About our Project


This project seeks to explore political participations and interests among Muslim young people (15-27) in Scotland, and consequently, how this impacts on everyday experiences of being Muslim. The project aims to shed light on the complexity of young Muslim political participation, exploring how Scotland’s political, social and cultural landscape, through its intersections with the global, produces diverse patterns of young Muslim political engagement.

Drawing on the work of O’Toole and Gale (2013), we adopt a broad interpretation of political participation, helping to show the emergence of more informal and everyday activisms, along with more traditional engagements in mainstream politics. First, political participation in electoral politics in Scotland is examined. This will involve analysing how and why young Muslims participate in the politics of the core electoral parties, on both a local and national level. Second, we will examine non-electoral patterns of political participation, such as community involvement, campaigning, social movements, volunteering, political protest, online political actions etc. Through exploring both electoral and non-electoral political patterns we aim to analyse how international, national and local events intersect and shape how Muslim young people in Scotland politically participate. We also examine barriers that limit participation in politics, such as Islamophobia, racism, gender inequalities, media representations etc.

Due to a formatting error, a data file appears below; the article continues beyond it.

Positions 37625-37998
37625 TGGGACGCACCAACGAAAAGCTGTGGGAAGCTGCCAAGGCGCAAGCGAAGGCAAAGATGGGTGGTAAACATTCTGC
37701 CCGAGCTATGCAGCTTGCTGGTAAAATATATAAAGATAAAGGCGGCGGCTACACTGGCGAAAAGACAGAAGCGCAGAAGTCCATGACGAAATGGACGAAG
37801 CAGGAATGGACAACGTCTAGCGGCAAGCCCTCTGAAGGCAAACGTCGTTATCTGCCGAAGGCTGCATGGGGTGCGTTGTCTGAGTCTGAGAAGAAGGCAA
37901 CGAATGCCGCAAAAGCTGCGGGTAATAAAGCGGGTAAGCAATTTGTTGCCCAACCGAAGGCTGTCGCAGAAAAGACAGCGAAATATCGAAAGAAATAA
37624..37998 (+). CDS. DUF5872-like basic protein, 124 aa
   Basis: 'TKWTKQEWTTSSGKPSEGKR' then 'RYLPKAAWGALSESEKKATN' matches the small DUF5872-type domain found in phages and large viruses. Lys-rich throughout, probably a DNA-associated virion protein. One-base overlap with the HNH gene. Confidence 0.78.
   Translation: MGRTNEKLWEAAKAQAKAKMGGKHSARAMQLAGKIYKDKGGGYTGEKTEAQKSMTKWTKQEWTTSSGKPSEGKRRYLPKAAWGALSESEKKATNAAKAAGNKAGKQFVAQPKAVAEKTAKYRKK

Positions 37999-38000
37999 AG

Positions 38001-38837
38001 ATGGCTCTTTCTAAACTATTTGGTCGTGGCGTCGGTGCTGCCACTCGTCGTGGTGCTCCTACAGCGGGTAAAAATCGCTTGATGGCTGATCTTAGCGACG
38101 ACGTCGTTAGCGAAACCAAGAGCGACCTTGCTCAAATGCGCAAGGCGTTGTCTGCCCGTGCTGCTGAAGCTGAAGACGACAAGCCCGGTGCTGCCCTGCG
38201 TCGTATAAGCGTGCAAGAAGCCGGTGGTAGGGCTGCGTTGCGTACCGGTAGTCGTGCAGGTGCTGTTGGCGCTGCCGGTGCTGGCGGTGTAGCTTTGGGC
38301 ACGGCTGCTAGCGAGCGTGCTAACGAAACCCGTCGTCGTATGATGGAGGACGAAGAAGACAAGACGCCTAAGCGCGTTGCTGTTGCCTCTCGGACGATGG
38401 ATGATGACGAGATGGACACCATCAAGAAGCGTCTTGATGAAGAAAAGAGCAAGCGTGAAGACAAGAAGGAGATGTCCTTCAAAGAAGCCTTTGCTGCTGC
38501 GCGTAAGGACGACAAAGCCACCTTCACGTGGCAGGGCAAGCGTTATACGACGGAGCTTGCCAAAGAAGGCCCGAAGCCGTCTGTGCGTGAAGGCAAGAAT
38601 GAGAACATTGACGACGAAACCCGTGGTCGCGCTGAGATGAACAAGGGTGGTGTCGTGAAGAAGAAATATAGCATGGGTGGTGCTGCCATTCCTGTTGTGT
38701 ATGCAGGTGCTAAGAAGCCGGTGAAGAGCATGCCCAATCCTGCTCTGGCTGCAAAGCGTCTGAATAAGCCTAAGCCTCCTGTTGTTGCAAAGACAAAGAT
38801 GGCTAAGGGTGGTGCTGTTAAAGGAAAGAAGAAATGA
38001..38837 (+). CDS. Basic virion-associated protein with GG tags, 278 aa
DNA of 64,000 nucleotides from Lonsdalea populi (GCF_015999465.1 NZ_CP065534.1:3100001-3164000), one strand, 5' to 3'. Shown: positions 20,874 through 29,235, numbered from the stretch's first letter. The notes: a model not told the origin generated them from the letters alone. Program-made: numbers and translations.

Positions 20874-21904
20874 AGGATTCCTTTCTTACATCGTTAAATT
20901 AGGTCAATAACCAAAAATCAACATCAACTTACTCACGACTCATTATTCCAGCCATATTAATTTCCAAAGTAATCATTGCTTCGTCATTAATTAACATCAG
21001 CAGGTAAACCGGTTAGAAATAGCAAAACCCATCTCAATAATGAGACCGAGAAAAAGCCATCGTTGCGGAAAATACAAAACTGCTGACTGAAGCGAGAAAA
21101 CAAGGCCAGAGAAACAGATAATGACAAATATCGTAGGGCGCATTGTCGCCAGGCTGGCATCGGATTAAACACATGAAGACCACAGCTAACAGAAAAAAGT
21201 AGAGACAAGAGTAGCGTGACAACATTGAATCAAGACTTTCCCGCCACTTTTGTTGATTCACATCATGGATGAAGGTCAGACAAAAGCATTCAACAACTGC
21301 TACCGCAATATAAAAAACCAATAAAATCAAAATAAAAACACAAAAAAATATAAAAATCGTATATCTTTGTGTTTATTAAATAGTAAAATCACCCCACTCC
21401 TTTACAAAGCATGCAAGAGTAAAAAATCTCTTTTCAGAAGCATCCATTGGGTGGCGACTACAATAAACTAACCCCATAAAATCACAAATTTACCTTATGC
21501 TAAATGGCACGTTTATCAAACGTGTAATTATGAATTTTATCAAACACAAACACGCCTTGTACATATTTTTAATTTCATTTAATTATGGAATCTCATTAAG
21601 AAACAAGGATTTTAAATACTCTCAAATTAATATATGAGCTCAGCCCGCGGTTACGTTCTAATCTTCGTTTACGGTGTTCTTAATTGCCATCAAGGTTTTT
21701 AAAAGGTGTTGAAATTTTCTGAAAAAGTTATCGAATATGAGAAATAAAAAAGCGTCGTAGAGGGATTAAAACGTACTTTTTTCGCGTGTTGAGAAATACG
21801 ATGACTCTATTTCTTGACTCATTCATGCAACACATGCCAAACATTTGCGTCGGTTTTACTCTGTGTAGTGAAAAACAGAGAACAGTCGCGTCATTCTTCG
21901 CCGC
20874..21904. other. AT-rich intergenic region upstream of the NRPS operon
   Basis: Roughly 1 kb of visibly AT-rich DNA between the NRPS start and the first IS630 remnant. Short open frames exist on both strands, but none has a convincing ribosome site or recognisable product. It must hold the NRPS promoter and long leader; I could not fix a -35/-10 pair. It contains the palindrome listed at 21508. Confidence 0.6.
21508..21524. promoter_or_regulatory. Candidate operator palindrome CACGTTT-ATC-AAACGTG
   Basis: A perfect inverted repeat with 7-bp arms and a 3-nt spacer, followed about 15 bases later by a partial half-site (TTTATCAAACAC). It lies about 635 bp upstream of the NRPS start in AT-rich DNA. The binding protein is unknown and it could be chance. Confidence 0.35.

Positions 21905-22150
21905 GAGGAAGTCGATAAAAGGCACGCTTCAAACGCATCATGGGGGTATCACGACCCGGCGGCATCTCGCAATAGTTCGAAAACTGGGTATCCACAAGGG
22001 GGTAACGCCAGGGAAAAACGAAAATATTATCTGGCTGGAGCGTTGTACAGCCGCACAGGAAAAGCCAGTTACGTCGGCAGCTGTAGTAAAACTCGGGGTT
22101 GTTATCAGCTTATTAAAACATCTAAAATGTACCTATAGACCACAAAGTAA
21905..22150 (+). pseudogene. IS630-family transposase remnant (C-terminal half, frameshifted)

The project has five interrelated aims

·         To explore how the distinct context of Scotland influences how young Muslims participate and think about politics.

·         To analyse the different and emerging ways young Muslims in Scotland participate politically.

·         To detail the core political concerns of young Muslims.

·         To examine how global, national and local events influence the political participations of young Muslims.

·         To highlight the barriers and challenges young Muslims face when engaging with political issues.